Nearly 250 million of the world’s 7 billion people live in a country other than the one they were born in. More often than not, employment is the driving factor. This can be challenging enough for adults. But migrant children (and children of migrant workers who get left behind) face special challenges.
The most common jobs among migrant populations are domestic labour and nursing. And the focus when these figures are examined is almost always on the work. The country migrants move to needs workers. The one they leave behind needs the wages they will send back to their families. And, of course, there is the story of the migrant worker themselves — seeking to build a better life.
Barriers for Children
Children in these circumstances are inevitably a secondary consideration. Many are left with relatives in their home country. And even migrant children who are able to accompany their parent(s) are ill-prepared to integrate into their new society. Both migrant workers and their children can face nearly insurmountable hurdles when trying to fit in. (Whether they are together or separated by many miles.)
Looking at the Workers, Not the Work
Orb Media’s recent multimedia report Excess Baggage examines this global phenomenon. It delves into the situations faced by migrant children and their parents, detailing personal stories and the data behind them.
“In the past ten years, immigrants accounted for nearly half the increase in the American and 70 percent of the European workforce. Many countries in North America, Europe, and Asia have created legal channels for foreign workers. As these countries’ birth rates decline, they will need not just foreign workers, but their children as well. Yet from country to country, governments treat the children of foreign workers as an unwanted burden. Frequently, the children of migrants have become part of a disconnected generation, brought to a strange land where they are unsure how to claim a place, or left at home because their parents cannot accommodate them abroad.”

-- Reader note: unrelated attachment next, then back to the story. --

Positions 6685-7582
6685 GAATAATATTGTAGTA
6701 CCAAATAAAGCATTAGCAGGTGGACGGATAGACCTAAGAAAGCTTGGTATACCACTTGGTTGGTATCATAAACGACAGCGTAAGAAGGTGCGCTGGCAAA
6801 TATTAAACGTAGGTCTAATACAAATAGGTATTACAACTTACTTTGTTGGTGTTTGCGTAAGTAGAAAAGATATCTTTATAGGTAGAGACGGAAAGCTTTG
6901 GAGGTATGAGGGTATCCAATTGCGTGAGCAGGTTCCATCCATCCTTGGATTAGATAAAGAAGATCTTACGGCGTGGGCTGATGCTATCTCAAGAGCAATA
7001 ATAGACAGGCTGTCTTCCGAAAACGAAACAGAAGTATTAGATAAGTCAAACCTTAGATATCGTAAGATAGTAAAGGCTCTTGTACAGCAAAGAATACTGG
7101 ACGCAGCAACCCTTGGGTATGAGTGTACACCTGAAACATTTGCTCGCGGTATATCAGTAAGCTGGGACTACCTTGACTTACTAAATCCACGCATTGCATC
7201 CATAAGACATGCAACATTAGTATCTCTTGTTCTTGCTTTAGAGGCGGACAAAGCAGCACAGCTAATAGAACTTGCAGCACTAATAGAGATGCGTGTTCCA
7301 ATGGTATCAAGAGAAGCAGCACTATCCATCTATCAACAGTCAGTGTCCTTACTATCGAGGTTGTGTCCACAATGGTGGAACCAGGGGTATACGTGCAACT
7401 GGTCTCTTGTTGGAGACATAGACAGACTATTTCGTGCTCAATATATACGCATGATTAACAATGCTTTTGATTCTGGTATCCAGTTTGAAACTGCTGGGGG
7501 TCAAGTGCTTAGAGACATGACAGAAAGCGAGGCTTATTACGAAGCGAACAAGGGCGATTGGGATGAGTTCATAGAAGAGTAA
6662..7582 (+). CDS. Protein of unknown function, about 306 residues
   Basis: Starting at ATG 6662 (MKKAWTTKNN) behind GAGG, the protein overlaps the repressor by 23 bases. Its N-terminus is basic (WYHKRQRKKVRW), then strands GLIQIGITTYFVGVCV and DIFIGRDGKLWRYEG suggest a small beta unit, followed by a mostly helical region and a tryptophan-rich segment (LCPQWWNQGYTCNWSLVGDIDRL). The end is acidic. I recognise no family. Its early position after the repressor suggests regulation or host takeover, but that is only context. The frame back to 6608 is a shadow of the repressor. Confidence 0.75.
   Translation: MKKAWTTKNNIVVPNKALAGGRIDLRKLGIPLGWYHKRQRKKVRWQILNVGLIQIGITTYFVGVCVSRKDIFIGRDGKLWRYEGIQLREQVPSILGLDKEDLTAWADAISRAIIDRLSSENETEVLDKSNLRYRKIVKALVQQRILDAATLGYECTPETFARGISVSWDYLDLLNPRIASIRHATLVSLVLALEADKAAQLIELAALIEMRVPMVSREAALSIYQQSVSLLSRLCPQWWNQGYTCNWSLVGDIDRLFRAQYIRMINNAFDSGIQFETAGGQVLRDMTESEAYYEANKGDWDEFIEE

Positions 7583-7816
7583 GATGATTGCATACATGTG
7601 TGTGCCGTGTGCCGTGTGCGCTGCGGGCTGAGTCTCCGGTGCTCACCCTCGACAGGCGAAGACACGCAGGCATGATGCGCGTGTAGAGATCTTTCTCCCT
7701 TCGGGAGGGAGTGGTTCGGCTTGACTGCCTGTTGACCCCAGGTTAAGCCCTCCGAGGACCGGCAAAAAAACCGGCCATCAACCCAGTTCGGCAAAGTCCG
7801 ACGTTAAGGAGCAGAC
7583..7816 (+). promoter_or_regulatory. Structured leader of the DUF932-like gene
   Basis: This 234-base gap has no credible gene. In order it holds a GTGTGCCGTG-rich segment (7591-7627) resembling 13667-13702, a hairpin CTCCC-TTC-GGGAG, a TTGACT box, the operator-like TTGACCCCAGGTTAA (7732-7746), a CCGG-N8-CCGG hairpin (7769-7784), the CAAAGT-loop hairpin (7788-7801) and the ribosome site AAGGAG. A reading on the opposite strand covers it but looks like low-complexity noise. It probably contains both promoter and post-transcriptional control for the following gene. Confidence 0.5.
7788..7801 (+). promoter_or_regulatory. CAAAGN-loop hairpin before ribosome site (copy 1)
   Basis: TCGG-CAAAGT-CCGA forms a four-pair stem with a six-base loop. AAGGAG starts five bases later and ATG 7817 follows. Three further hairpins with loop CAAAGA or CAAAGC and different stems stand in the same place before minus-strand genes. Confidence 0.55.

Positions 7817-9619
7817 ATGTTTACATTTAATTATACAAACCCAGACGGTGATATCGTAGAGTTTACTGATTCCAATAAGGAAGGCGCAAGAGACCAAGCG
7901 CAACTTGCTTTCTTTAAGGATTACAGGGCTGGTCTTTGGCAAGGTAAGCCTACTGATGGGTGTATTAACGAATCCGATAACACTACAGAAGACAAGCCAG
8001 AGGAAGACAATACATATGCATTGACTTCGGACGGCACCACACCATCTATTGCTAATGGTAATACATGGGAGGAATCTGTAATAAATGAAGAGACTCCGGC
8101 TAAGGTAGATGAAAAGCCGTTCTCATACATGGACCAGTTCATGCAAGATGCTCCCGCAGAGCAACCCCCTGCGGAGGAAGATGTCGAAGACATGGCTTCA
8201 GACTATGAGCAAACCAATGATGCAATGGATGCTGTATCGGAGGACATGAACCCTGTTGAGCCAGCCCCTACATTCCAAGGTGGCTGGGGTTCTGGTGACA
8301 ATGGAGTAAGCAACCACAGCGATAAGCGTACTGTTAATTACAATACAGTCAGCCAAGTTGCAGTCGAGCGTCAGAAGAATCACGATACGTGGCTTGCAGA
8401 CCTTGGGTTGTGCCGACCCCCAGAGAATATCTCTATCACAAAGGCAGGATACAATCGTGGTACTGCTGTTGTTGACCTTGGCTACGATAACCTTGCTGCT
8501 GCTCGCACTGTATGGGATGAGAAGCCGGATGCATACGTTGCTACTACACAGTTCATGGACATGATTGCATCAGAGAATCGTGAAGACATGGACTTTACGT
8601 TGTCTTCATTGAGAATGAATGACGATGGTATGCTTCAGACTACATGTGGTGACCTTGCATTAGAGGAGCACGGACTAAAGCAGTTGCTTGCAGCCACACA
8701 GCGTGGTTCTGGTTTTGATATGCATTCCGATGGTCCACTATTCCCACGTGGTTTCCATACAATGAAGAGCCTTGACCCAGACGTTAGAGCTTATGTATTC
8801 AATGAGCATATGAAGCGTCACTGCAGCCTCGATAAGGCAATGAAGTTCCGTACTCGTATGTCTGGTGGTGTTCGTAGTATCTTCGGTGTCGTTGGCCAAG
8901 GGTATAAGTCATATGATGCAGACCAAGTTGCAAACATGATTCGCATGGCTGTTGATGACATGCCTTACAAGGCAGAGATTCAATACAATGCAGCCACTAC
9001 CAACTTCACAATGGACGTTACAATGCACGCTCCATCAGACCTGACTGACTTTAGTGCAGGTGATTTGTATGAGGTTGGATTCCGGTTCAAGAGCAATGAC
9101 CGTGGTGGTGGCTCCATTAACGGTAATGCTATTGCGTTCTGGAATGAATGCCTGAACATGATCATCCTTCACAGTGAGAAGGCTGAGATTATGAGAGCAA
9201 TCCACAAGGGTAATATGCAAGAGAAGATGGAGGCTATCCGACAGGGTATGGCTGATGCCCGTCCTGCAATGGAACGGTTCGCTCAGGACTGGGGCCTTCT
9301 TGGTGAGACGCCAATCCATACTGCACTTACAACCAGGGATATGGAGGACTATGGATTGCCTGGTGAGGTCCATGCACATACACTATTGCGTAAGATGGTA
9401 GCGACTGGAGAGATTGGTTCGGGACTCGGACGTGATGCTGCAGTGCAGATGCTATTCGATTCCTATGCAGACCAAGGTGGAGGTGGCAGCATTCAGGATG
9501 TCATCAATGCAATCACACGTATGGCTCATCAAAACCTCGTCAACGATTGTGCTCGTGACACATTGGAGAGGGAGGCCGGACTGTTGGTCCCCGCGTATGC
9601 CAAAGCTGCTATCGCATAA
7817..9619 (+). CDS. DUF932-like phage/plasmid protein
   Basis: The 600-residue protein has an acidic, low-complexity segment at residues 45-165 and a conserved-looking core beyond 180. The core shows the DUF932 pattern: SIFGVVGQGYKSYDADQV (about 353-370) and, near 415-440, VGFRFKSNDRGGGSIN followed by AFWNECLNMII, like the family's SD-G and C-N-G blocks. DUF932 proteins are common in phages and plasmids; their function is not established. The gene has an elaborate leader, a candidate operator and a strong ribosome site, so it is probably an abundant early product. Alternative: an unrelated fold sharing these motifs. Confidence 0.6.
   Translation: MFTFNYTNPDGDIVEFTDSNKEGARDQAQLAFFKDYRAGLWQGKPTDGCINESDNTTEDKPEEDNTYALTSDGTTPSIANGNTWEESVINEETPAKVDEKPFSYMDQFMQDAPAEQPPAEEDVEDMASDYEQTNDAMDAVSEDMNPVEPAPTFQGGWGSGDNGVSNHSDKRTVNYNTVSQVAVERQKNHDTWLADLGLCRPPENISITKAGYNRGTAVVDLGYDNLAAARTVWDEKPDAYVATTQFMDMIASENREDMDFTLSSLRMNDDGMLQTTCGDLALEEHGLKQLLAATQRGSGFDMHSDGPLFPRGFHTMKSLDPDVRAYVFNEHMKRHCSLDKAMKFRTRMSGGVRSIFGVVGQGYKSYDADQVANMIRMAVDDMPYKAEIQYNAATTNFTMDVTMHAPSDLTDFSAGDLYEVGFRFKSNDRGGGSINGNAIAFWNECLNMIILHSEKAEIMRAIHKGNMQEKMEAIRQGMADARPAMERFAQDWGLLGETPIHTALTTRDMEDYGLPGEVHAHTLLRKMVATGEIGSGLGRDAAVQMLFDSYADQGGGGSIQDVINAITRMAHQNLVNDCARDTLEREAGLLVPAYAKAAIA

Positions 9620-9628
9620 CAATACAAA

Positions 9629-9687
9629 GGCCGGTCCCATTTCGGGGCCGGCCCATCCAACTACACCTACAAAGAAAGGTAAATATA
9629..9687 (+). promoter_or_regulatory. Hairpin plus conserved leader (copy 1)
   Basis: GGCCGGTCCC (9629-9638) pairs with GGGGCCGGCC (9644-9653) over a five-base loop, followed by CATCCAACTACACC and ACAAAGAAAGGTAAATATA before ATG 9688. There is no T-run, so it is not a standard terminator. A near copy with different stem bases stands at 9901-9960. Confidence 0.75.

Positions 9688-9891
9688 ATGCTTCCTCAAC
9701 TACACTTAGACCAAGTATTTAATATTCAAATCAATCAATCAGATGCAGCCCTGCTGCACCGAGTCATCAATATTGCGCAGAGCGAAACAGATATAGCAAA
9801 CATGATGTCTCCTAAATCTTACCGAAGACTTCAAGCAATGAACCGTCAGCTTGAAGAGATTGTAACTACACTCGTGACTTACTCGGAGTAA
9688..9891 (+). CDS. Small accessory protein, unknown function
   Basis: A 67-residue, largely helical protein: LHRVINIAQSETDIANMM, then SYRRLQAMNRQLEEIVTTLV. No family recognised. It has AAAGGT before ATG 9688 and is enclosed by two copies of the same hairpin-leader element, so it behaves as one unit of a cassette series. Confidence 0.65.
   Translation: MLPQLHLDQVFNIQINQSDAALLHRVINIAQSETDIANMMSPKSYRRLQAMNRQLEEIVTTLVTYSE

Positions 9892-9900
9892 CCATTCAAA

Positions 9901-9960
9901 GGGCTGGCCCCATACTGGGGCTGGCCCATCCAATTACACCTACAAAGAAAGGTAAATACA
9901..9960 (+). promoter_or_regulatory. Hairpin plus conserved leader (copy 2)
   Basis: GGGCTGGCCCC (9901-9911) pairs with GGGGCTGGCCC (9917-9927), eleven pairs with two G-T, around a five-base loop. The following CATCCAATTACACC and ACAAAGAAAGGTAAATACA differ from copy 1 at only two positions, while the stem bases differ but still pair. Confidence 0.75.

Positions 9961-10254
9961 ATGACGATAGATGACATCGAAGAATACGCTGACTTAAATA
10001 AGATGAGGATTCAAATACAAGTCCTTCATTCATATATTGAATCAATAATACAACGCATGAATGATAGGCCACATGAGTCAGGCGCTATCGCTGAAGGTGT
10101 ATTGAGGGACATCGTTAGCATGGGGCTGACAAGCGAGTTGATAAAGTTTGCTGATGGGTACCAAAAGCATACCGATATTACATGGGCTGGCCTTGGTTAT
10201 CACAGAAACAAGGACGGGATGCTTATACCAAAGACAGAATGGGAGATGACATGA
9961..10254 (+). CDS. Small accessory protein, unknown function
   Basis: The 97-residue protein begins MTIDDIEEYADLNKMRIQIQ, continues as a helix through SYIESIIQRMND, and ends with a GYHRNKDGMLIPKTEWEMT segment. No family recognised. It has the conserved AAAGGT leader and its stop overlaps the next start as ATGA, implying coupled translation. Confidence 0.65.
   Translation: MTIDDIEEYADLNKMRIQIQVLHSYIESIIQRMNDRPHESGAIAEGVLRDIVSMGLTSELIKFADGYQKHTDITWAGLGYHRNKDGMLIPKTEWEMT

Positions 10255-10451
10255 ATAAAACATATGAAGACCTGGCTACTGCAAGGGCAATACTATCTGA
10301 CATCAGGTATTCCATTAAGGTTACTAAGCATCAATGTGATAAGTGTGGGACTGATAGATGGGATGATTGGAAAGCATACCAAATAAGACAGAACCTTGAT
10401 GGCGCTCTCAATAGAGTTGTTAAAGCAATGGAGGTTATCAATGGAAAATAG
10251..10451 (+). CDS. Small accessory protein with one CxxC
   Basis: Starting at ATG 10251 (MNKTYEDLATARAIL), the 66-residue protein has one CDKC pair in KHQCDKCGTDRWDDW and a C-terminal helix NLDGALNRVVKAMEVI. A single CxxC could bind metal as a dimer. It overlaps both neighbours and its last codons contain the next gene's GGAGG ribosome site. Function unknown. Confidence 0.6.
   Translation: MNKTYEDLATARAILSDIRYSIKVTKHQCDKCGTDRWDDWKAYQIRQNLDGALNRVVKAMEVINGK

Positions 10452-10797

The report examines the ease of reunifying migrant children and parents across different countries. (For the record, Portugal, Canada, and Spain rank as the countries where it is easiest for migrant workers to bring their children. Cyprus, Denmark, and Greece rank at the bottom.) Many countries deny entry to migrant workers’ family members deemed “substantial liabilities” to state social services. But even in relatively welcoming countries, there is still a tendency to perceive migrants as a labour force, rather than as individuals.
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